My problem is with the D&D 5e paradigm 'spells do only as they say they do'. If I am reading flock of familiars1 correctly, then already possessing a familiar weakens this spell, to the point where you'd have been better off not having that original familiar. The familiars summoned by Flock of Familiars appear to be much stronger than those summoned by Find Familiar because the spell Flock of Familiars does not state that one would be deaf and blind to their own senses.
Since possessing a regular familiar would cause Flock of Familiars to summon one familiar less, it effectively turns three strong familiars into two strong familiars and one weak familiar.
The spell description of the Flock of Familiars spell states (emphasis mine):
If you already have a familiar conjured by the Find Familiar spell or similar means, then one fewer familiars are conjured by this spell.
Familiars summoned by this spell can telepathically communicate with you and share their visual or auditory senses while they are within 1 mile of you.
Whereas the spell description of the spell Find Familiar states (emphasis mine):
While your familiar is within 100 feet of you, you can communicate with it telepathically. Additionally, as an action, you can see through your familiar’s eyes and hear what it hears until the start of your next turn, gaining the benefits of any special senses that the familiar has. During this time, you are deaf and blind with regard to your own senses.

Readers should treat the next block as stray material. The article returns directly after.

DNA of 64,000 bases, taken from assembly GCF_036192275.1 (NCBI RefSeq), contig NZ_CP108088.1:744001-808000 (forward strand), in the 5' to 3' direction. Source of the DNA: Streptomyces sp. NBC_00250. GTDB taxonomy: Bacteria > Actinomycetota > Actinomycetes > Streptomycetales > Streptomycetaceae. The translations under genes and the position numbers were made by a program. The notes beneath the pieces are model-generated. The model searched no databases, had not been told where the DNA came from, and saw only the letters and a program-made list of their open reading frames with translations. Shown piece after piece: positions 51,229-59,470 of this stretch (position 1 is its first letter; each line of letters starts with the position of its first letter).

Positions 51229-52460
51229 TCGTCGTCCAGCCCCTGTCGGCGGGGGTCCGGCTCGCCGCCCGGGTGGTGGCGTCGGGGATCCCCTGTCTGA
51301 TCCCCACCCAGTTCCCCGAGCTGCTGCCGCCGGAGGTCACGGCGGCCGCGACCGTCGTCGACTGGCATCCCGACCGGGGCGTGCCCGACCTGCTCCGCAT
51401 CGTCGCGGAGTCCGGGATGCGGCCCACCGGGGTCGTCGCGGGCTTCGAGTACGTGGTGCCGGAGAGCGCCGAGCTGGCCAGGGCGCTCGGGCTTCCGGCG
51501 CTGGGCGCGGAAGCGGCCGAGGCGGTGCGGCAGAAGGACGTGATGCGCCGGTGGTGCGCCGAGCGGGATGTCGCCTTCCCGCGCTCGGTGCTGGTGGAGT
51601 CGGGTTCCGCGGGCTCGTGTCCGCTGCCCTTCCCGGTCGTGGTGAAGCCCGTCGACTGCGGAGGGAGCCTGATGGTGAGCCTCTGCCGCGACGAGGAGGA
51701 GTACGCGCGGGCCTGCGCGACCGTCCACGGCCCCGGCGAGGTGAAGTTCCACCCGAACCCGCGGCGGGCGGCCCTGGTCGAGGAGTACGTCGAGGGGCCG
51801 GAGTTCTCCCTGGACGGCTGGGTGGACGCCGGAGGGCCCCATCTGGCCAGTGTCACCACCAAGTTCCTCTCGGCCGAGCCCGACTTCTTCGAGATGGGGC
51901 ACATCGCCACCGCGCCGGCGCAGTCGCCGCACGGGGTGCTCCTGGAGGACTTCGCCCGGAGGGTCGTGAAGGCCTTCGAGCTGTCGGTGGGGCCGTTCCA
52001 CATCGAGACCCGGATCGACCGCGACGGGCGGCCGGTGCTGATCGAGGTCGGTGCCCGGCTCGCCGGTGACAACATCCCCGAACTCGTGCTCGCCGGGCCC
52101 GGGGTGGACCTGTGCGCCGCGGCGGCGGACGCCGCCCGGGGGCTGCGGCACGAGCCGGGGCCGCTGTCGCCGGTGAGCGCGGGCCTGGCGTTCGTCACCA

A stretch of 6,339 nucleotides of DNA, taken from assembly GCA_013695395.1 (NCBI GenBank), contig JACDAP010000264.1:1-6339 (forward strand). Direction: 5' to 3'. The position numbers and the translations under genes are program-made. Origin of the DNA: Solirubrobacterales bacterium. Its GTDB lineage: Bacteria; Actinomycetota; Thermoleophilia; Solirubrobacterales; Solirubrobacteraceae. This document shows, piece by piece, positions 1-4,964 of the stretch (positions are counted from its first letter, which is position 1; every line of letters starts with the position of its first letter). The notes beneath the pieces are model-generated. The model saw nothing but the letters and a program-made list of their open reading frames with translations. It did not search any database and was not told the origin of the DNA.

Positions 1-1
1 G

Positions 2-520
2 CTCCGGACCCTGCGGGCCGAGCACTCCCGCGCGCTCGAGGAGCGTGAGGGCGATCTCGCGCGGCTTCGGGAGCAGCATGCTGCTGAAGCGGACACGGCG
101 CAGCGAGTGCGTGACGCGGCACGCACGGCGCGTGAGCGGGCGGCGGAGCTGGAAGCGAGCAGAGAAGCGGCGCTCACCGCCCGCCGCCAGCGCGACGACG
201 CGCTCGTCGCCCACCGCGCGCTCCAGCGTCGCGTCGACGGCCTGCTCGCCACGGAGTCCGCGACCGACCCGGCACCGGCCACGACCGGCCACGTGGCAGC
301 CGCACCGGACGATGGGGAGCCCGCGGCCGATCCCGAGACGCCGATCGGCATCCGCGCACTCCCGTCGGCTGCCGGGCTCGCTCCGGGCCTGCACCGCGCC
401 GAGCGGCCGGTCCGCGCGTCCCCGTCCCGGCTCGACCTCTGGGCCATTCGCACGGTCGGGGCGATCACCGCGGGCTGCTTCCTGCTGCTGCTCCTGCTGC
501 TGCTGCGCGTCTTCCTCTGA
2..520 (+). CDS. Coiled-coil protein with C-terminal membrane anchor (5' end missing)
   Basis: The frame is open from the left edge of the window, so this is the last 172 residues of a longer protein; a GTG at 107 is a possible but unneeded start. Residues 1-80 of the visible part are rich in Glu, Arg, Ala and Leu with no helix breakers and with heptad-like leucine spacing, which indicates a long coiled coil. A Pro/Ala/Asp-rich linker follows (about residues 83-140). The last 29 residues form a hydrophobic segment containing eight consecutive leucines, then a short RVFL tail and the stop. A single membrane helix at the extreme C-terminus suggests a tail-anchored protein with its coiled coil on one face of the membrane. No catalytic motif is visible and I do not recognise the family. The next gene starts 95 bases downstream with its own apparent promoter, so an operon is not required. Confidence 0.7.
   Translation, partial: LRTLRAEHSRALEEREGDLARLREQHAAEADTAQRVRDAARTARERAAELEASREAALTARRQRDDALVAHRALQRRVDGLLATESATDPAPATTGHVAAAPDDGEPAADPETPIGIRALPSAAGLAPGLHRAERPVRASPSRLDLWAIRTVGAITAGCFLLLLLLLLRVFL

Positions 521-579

RAW, does the Flock of Familiars spell create familiars that allow you to see both through their and your own senses at once?
1 From the digitally published adventure, Lost Laboratory of Kwalish
You say 'spells do only as they say they do', but disregard where the spell says this:
If you do not read this as, "all the rules in Find Familiar apply except where they are explicitly overridden here", then your Flock can do very little - you can communicate with them, and cast spells through them, but nothing else - eg, nothing says that they can take actions in combat (or how).
If you accept that they can do all the normal Familiar stuff, just that there are more of them and they have a longer range (as explicitly specified), then you accept that they also have the same limitations - eg, blindness & deafness while perceiving through their senses.